Progress on Theme 2

Promoting Gynecologic, Andrologic, and Reproductive Health

Highlighted Programs and Activities

  • NEW: Reproductive health for adolescents and adults with disabilities
    While awareness of health disparities related to race and ethnicity, sex, and gender has increased, awareness of health disparities among persons with disabilities has lagged, and reproductive health care among people with disabilities is particularly problematic. A new NICHD initiative will support research to: 1) reduce barriers to appropriate reproductive (gynecologic and urologic) care experienced by people with disabilities (including access to care providers and appropriate counseling and screening during visits); and/or 2) increase effective use of existing medications and devices for contraception and infectious disease prevention by people with disabilities. Learn more: RFA-HD-23-005.
  • NEW: NICHD Pelvic Floor Disorders Network (PFDN)
    PFDN performs rigorous clinical studies of new and standard treatments for pelvic organ prolapse, urinary urgency/frequency, urinary incontinence, and fecal incontinence. NICHD recently issued a Request for Applications (RFA) to renew this important program. Learn more: RFA-HD-22-021, RFA-HD-22-022.
  • NEW: Small business program for Multipurpose Prevention Technologies (MPT)
    NICHD is supporting the development of new and innovative long-acting MPTs for HIV infection and pregnancy (hormonal and non-hormonal methods) in adolescent and young women. Small business applications for MPT development may involve pharmacokinetic, pharmacodynamic, safety and drug-drug interactions studies. NICHD also encourages biobehavioral and behavioral/social studies to identify MPT end-user preferences factors, such as look, feel, effectiveness, safety, and duration of action, and other behavioral/social factors that could promote increased MPT use in adolescent and young women. Learn more: PAR-21-297, PAR-21-298.
  • Intramural research: Pediatric and Adolescent Gynecology Program
    This program within the NICHD Division of Intramural Research integrates regional clinical care with a post-graduate training program. Trainees can study gynecologic disorders that begin before puberty to understand both childhood and adult gynecologic disease and fertility.

Selected Recent Advances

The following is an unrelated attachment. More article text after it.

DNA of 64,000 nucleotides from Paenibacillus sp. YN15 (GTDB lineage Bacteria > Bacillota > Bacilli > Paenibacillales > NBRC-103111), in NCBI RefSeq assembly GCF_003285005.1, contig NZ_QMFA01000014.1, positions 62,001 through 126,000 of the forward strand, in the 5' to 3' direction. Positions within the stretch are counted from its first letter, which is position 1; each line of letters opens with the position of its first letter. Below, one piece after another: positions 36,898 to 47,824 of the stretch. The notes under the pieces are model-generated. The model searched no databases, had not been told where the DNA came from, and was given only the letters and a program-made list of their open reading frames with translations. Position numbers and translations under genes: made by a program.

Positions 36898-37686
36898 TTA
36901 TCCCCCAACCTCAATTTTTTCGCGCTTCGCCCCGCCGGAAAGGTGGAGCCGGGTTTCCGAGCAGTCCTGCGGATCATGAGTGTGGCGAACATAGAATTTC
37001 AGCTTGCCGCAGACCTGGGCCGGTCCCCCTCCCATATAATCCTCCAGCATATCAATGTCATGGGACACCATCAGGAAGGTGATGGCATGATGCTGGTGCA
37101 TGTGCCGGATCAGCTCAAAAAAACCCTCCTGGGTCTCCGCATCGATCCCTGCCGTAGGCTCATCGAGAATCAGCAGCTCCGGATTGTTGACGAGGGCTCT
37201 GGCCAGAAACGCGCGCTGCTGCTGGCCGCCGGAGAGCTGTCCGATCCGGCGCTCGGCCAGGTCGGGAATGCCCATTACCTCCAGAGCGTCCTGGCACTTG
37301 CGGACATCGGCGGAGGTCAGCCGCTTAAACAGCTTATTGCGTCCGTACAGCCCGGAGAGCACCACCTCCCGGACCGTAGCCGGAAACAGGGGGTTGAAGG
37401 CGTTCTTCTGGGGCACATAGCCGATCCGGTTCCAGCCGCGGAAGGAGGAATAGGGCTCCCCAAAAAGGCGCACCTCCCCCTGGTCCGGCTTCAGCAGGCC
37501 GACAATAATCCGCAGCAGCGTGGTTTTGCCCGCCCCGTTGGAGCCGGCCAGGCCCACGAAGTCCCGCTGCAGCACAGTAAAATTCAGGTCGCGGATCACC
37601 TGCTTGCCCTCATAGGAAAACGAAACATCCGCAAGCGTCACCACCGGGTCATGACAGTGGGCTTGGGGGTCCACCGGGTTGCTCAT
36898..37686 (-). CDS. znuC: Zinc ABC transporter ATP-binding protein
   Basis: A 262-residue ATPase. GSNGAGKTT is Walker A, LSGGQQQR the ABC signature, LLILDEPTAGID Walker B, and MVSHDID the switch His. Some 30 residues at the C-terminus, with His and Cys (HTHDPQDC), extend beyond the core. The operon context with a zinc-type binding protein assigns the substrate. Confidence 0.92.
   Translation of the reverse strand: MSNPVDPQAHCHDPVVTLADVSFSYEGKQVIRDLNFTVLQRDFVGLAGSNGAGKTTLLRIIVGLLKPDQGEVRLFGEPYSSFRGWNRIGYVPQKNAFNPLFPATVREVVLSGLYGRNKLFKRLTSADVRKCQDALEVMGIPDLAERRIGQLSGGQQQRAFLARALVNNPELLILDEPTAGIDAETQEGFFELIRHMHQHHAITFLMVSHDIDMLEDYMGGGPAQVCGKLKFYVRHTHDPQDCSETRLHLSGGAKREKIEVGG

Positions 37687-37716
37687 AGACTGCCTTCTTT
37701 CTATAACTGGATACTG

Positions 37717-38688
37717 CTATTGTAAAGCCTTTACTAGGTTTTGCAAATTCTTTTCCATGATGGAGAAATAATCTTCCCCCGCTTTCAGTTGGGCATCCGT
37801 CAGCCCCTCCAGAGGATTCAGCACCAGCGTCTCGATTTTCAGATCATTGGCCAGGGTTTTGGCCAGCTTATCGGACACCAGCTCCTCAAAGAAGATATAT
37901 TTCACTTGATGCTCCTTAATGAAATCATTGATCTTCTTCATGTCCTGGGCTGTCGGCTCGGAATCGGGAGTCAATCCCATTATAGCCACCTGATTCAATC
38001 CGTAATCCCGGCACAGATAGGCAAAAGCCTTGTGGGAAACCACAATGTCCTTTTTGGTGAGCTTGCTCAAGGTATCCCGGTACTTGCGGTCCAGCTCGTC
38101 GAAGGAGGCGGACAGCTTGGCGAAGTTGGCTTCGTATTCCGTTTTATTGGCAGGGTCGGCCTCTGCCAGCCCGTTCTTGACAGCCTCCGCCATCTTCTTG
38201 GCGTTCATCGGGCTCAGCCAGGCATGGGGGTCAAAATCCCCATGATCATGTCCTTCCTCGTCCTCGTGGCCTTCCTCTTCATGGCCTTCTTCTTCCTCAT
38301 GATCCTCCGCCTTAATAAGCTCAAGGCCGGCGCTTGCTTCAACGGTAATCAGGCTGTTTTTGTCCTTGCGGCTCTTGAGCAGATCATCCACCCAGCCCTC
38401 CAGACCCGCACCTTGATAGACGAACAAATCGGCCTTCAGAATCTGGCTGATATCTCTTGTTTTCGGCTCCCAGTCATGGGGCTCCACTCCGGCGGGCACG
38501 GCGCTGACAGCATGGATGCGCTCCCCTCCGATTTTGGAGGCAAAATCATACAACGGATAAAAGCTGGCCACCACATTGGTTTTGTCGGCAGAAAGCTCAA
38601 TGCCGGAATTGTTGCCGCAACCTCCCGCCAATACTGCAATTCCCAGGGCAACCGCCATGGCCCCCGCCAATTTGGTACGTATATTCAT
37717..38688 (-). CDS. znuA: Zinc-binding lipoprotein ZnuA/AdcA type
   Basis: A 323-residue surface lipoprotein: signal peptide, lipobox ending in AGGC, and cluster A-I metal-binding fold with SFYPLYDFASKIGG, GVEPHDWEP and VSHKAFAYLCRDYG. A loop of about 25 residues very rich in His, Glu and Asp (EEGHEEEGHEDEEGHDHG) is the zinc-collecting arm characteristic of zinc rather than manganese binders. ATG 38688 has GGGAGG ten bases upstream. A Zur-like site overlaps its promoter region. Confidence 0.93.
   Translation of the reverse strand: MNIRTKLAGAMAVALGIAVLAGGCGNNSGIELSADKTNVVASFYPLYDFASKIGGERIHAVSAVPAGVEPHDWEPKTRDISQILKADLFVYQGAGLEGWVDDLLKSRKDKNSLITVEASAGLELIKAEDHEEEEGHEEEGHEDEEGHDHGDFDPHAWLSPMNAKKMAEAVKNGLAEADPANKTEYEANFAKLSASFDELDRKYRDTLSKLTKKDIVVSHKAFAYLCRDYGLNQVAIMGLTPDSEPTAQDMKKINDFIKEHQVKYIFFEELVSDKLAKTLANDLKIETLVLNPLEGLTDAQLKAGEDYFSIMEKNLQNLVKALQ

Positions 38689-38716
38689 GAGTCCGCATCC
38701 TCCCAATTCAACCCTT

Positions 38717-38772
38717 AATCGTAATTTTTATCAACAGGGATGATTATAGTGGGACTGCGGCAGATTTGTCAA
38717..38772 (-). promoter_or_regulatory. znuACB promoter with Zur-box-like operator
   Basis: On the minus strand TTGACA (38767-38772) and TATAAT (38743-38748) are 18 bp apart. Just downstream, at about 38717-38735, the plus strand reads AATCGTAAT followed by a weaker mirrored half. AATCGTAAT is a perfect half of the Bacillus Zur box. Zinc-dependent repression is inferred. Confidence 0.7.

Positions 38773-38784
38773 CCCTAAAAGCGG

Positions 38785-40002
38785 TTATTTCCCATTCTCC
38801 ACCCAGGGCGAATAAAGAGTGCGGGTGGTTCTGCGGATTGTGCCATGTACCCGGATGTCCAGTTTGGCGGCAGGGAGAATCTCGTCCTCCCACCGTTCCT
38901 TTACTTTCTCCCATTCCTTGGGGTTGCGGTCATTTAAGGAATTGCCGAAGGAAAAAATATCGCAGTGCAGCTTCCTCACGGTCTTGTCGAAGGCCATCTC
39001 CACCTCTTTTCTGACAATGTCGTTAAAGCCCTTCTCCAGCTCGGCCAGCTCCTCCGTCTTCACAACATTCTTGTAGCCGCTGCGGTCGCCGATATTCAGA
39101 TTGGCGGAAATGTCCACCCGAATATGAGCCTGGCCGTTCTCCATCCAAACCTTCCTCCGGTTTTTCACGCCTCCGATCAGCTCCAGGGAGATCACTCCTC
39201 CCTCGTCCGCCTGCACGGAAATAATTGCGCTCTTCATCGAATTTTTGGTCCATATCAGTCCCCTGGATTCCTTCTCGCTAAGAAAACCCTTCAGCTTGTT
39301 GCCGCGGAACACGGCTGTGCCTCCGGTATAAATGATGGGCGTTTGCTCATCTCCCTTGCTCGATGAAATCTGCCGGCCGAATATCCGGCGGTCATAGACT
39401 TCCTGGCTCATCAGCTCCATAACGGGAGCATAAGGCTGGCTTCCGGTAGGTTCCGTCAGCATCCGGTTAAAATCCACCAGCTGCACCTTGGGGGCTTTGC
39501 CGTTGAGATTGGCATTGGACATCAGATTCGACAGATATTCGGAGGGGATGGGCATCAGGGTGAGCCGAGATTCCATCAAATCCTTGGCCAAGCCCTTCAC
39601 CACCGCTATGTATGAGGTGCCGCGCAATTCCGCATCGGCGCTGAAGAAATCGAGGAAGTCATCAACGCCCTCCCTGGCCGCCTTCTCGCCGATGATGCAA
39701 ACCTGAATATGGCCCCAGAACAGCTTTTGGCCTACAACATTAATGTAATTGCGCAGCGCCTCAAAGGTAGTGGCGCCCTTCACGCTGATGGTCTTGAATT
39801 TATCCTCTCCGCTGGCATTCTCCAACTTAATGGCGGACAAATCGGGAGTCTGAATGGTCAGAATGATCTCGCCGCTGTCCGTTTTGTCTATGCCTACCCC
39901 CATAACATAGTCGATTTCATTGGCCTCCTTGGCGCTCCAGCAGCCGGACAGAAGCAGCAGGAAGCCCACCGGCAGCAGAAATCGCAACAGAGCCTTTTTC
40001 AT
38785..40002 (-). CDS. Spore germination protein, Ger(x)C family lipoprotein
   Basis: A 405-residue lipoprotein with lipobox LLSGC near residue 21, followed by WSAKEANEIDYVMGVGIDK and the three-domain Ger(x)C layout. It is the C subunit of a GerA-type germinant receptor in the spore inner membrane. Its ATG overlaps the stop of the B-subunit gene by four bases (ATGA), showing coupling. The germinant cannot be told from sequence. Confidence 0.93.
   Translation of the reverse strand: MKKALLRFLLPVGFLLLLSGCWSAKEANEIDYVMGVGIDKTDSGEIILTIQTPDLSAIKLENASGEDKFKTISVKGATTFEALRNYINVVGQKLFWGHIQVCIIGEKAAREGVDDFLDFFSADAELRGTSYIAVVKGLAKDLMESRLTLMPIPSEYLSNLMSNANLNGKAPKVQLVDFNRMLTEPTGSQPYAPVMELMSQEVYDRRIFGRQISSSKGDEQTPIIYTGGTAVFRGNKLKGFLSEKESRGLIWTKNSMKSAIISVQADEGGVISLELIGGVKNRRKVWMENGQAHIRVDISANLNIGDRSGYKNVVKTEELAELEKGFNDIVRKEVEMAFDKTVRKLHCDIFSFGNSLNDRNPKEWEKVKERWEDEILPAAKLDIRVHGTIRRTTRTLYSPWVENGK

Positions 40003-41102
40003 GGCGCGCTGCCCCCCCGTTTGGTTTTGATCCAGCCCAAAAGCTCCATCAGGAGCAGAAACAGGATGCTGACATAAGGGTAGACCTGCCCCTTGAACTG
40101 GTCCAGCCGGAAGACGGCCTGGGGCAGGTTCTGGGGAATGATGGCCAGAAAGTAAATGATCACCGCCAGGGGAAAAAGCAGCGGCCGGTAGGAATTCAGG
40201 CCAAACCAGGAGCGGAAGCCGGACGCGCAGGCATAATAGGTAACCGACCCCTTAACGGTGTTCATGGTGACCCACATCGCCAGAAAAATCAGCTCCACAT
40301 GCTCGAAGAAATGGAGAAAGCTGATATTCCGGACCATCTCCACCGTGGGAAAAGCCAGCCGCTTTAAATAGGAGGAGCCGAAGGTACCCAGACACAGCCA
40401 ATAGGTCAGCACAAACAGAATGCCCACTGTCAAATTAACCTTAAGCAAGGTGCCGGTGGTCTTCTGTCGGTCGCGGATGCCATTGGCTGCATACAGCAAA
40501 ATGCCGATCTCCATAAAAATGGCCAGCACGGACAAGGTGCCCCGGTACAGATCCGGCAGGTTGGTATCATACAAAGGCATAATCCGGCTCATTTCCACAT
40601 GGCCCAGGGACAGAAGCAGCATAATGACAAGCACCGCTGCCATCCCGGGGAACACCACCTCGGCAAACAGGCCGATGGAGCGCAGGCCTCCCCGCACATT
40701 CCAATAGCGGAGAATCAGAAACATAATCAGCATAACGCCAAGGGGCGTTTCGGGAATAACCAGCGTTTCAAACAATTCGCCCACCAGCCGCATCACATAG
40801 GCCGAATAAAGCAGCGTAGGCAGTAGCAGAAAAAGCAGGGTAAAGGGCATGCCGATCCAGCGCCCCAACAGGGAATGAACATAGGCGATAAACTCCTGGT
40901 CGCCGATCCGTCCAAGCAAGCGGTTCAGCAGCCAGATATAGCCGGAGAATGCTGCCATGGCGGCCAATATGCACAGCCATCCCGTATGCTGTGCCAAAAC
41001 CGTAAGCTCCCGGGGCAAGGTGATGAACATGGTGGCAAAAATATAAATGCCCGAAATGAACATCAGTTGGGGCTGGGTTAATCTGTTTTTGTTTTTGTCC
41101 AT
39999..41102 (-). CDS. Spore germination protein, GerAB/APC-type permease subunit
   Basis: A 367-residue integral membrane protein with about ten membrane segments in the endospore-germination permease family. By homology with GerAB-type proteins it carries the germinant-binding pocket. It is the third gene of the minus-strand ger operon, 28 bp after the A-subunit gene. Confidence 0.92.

• NEW: Immune-mediated conditions and endometriosis among adolescents and adult women (PMID: 33583078)
    Previously, researchers have reported that women with immune dysfunction conditions, such as systemic lupus erythematous or rheumatoid arthritis, may also be more likely to have endometriosis. However, because these studies have typically included only adult women, it is unclear whether the association is also true among a younger population. In a study of more than 1,000 younger women, scientists found that participants with any autoimmune and/or inflammatory conditions had increased risk for co-occurring endometriosis. The same was true for participants with allergies, asthma, chronic fatigue syndrome and/or fibromyalgia, or previous mononucleosis. Endocrine disorders, such as diabetes, were not associated with endometriosis.
  • NEW: Discovery of gene involved in male infertility (PMID: 34347949)
    Males with the condition known as non-obstructive azoospermia do not produce any sperm, despite not having any obstruction in the ducts through which sperm are released. Scientists found that the gene PNLDC1 codes for an enzyme that processes a class of non-coding ribonucleic acids believed to be involved in various functions that occur during spermatogenesis—the process by which cells in the testes produce sperm cells. The findings may provide insight into how sperm is produced and may one day lead to information helpful for the diagnosis and treatment of non-obstructive azoospermia. Similarly, greater understanding of the gene’s function may contribute to the development of new methods of male contraception.
  • Drug-containing nanoparticles reduce size of fibroid tumors in mice (PMID: 32632769)
    Researchers developed a prototype technique for shrinking uterine fibroids—sometimes painful, noncancerous tumors that form in and on the uterus. Researchers will now work to determine if the method is safe and effective for treating fibroids in people.
  • Zinc and folic acid supplementation do not improve male fertility (PMID: 31910279)
    Dietary supplements containing zinc and folic acid—marketed as a treatment for male infertility—did not improve pregnancy rates, sperm counts, or sperm function.
  • Satisfaction is high in preliminary study of male contraceptive pill (PMID: 32298717)
    Researchers testing a prototype “male pill” contraceptive method found that, in a preliminary study, 80% of participants were satisfied with the proposed method, which included taking up to four pills each day within 30 minutes of consuming a high-fat meal. More than one-half reported that they would use the method as their primary contraceptive if it were available. The findings indicate that a daily male contraceptive pill could be a satisfactory alternative to the female contraceptive pill for preventing pregnancy.
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